When you’re planning your big meal this holiday season, make sure you include wines as part of your menu.
Most wouldn’t serve the same wine with beef tenderloin that they would serve with turkey. A hearty, robust California Cabernet Sauvignon would overpower the turkey; a Sauvignon Blanc that would complement the turkey might get lost in all that beef.
So, the following are a few suggestions of wines to pair with a variety of main courses. Just remember: When in doubt, a brut sparkling wine, from Spanish Cava to French Champagne to Italian Prosecco, will go with just about everything but dessert. And it certainly is festive.
Beef tenderloin: This is the dish that’s perfect for your big California Cabs and Merlots as well as a Bordeaux, a Spanish Rioja or a Chateauneuf du Pape. From Italy, a Barolo, a Barbaresco or a Brunello di Montalcino would all suffice. But there are problems:
- If you are serving this with a complex sauce, choose a wine that is less complex.
- If you are blackening the beef or using a spicy rub, then forget the Cab or any big red wine and stick with something lighter and fruitier, such as a young Shiraz or Sangiovese. A sparkling Shiraz with spice would be fine, but this wine does not appeal to all, so don’t spring it on people unawares.
- If you’re roasting beef, also consider a Malbec, a hearty, rustic red wine most famously made and consumed in Argentina — where the per-capita consumption of beef is one of the highest in the world.
Lamb: Syrah or Shiraz has enough fruit and acid to work well with lamb. If you’re cooking it on a rotisserie or grill outside, put some of the smoky flavor up against a good Argentinian Malbec or a South African Pinotage, a red wine with a robust character.
Pork roast: Pork might be light in color, but it is richly flavored, especially if you’ve put a spicy rub on it. We think a fruity Cru Beaujolais or a New World Pinot Noir, from California or Oregon, would be good. A few names: Rodney Strong, McMurray Ranch, Morgan Winery, Amici, or try the very good Ponzi, from Oregon’s Willamette Valley.
Turkey: If the turkey is blackened, we’d like it with a spicy Zinfandel. If it’s not, a Zin might still work, but lighter wines, such as a Gewürztraminer, would give you some acidic edge to cut through the fat and spice to complement the light flavor of the white meat.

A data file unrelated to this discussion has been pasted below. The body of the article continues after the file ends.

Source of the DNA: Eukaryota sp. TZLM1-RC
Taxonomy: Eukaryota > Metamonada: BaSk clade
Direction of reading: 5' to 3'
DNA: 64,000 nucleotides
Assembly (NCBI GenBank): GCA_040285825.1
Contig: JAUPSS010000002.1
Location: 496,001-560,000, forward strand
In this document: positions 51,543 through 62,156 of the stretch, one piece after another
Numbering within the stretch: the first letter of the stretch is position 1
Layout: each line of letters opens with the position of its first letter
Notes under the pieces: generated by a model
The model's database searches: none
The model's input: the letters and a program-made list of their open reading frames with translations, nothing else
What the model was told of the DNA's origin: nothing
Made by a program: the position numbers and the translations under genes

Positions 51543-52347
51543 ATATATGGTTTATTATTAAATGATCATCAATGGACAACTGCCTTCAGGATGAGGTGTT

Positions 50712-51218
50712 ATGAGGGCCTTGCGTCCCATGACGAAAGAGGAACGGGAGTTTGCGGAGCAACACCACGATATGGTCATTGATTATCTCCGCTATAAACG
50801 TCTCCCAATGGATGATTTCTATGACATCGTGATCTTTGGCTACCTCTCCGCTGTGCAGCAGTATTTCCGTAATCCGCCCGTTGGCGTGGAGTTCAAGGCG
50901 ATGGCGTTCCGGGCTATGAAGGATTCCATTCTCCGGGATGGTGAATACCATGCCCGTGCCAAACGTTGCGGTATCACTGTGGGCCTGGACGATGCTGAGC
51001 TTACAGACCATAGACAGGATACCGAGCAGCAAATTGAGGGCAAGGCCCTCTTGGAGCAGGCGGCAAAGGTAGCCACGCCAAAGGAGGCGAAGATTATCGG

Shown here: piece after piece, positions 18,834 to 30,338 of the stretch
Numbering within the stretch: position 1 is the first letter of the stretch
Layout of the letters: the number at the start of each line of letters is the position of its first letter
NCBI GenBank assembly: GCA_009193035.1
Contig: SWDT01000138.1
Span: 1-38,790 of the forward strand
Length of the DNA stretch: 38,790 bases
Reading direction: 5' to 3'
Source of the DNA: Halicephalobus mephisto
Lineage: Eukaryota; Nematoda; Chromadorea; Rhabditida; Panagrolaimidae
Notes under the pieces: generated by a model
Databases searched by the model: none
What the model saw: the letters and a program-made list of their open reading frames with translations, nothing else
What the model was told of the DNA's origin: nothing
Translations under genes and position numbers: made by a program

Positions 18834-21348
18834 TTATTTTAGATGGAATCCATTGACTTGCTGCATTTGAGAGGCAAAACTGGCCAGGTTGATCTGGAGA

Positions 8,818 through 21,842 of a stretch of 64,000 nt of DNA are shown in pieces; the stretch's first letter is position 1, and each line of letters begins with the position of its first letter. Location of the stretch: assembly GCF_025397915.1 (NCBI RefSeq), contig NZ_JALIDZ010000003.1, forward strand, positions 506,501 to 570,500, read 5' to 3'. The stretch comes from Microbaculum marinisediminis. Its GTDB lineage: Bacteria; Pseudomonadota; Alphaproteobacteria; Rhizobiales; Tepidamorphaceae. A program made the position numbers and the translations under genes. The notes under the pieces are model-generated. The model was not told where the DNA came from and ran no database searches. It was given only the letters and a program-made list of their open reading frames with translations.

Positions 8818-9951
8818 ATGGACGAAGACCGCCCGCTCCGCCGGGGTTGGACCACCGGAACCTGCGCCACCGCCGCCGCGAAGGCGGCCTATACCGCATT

Duck: Duck, simply roasted, is a perfect match for Pinot Noir. But few prepare it simply. So, follow these rules:
- If you’re making a sweet-sticky sauce, such as orange or sweet cherry, or using a spicy rub, then go with a sweet wine. It could be a Riesling with some sweetness or it could be a Mavrodaphne Patras, a naturally sweet red from Greece. Moscato d’Asti or Muscat Canelli, with its tinge of orange flavor, is another good match.
- If it’s spicy, think Zin again.
Goose: Goose is a fatty meat, like duck, so whatever you choose will need some heft, acidity, a little spice. A Zinfandel that is not too heavy (ask the wineseller about this) would be a good choice, but also consider some of the white wines from the Alsace or Germany — dry or off-dry Riesling could work, too.
Shellfish: Champagne is made for lobster, whether you are serving it steamed or covered in a creamy sauce. Here again, choices must be made based on your recipe. If you are making a sweet thermidor sauce, you want an off-dry Champagne (the wine must always be sweeter than the food you serve it with). If the sauce is not sweet, then a brut Champagne or a California Chardonnay should be ideal. Sauvignon Blanc is perfect with oysters and scallops, but also consider a steely French Chablis. A Riesling with a touch of sweetness is excellent shrimp in a spicy sauce. Moving to the Old World, don’t forget the edgy Sancerre, or even a Sancerres rosé (usually made from Pinot Noir), if you’re lucky enough to put your hands on one.
Vegetarian feast: Take your tip from your main course. If it’s something earthy, like portobello mushrooms or potatoes, think Pinot Noir or French Burgundy. If it’s lighter and sweeter, including onions or carrots, think about a German Riesling, a spicy Gewurztraminer or a sparkling wine labeled extra dry (which means it has some sweetness to it).
(Photos: Wong Mei Teng)